In the last few years several academic works have tested different simulation tools in order to understand the cause behind the rupture of aneurysms. However, these tools have limited or no impact on patients’ treatment. Due to this, the present work aims at developing a rule-based virtual automated process to aid Abdominal Aorta Aneurysm (AAA) diagnosis, which is useful in consequent treatment.
Computational Fluid Dynamics (CFD) is the main tool employed to support the decision making process and the final therapy. So, CFD modeling is the main part of the entire workflow, which starts from medical images (DICOM) and ends with the 3D visualization of AAA rupture risk. For CFD simulations, CAD anatomy reconstruction of the AAA is required. To the purpose, the DICOM data is read, properly segmented and exported to obtain the CFD-ready CAD model. The entire process employs knowledge-based rules.
Concerning the next step of CFD simulation, the latter are necessary to implement a correct physics and numerical setup, too. In particular, the mesh study considers a simplified geometric model of arteries and the aneurysm, and analyses are done to study the effects of 2D and 3D grid topology, the influence of grid refinement, the presence of prismatic boundary layer and finally the fluid viscosity. Moreover, the influence of fully developed boundary conditions can be considered.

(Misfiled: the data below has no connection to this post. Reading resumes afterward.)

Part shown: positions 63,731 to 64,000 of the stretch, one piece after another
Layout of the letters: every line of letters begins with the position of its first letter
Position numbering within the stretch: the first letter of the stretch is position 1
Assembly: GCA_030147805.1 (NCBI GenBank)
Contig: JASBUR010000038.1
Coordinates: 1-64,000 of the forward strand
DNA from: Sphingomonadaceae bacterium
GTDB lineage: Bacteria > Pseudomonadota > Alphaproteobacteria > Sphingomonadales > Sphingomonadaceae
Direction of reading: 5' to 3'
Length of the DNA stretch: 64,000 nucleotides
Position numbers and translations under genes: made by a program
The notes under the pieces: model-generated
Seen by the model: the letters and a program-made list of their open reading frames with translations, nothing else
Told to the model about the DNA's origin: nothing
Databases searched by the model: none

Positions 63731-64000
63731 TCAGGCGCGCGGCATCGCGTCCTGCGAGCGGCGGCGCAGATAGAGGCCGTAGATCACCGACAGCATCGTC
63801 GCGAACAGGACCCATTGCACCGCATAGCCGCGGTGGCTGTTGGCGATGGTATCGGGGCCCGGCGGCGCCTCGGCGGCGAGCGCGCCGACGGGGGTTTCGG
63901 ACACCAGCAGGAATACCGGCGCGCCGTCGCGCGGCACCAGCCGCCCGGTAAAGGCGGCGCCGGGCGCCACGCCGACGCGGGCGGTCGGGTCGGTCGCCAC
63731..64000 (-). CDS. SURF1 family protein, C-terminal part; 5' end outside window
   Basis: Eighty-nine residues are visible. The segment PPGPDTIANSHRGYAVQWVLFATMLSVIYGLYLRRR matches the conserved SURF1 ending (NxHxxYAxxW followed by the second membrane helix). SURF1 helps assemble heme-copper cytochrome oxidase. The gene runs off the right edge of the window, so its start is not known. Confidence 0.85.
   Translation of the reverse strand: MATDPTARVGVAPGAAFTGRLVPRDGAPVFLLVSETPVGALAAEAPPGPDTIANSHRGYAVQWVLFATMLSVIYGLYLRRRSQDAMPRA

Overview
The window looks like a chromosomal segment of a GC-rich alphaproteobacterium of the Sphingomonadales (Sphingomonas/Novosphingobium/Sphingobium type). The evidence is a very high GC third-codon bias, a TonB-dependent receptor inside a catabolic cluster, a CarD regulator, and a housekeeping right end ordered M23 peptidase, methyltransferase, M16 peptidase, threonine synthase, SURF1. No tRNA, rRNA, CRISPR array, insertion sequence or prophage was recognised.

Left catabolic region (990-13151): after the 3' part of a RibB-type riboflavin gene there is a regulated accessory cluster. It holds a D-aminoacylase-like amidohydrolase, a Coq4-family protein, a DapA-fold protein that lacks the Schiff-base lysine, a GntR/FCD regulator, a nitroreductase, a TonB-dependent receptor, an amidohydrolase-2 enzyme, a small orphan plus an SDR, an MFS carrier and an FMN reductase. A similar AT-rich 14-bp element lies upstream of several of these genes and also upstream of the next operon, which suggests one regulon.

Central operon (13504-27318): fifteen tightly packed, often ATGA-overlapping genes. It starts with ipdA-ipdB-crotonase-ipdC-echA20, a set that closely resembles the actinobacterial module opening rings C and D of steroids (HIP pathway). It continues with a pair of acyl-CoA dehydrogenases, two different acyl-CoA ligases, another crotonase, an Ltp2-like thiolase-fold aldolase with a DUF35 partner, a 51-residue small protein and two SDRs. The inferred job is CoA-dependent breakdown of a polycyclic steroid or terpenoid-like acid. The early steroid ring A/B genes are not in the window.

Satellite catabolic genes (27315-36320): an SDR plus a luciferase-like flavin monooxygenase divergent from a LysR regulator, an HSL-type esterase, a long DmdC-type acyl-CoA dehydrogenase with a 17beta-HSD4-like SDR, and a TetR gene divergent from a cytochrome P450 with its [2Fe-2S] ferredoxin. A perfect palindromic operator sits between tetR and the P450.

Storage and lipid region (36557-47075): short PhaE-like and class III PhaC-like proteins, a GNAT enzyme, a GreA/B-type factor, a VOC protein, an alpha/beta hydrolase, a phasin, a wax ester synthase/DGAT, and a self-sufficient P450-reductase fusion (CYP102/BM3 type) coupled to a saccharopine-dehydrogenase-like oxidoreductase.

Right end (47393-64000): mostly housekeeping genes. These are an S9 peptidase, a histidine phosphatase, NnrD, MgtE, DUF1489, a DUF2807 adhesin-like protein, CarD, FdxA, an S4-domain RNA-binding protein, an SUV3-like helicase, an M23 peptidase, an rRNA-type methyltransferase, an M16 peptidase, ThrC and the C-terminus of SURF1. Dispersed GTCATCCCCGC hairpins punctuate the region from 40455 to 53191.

In addition to the analyses parameters mentioned above, the influence of the time step size, the number of inner iterations per time step, typology of numerical schemes and fluid rheology are also considered. The post-processing and its visualization make numerical data presentable in a portable format, which is easily understandable, since it allows an immediate visual analysis of the velocity gradients, pressure and WSS, as well as characteristic variables which indicate possible development of local vortices and helical flows. An automated procedure is able to perform the time integration of transient CFD data, compute hemodynamic indices and generate relative the 3D render visualization.
An overview and further development of this workflow in HPC and cloud computing environment are presented. Findings, application and validation on a real patient specific case show the feasibility of the entire workflow in an embedded mode. Rules extracted from the research activity are at the base of the embedded algorithms that drive the entire workflow from DICOM PACS to 3D visualization.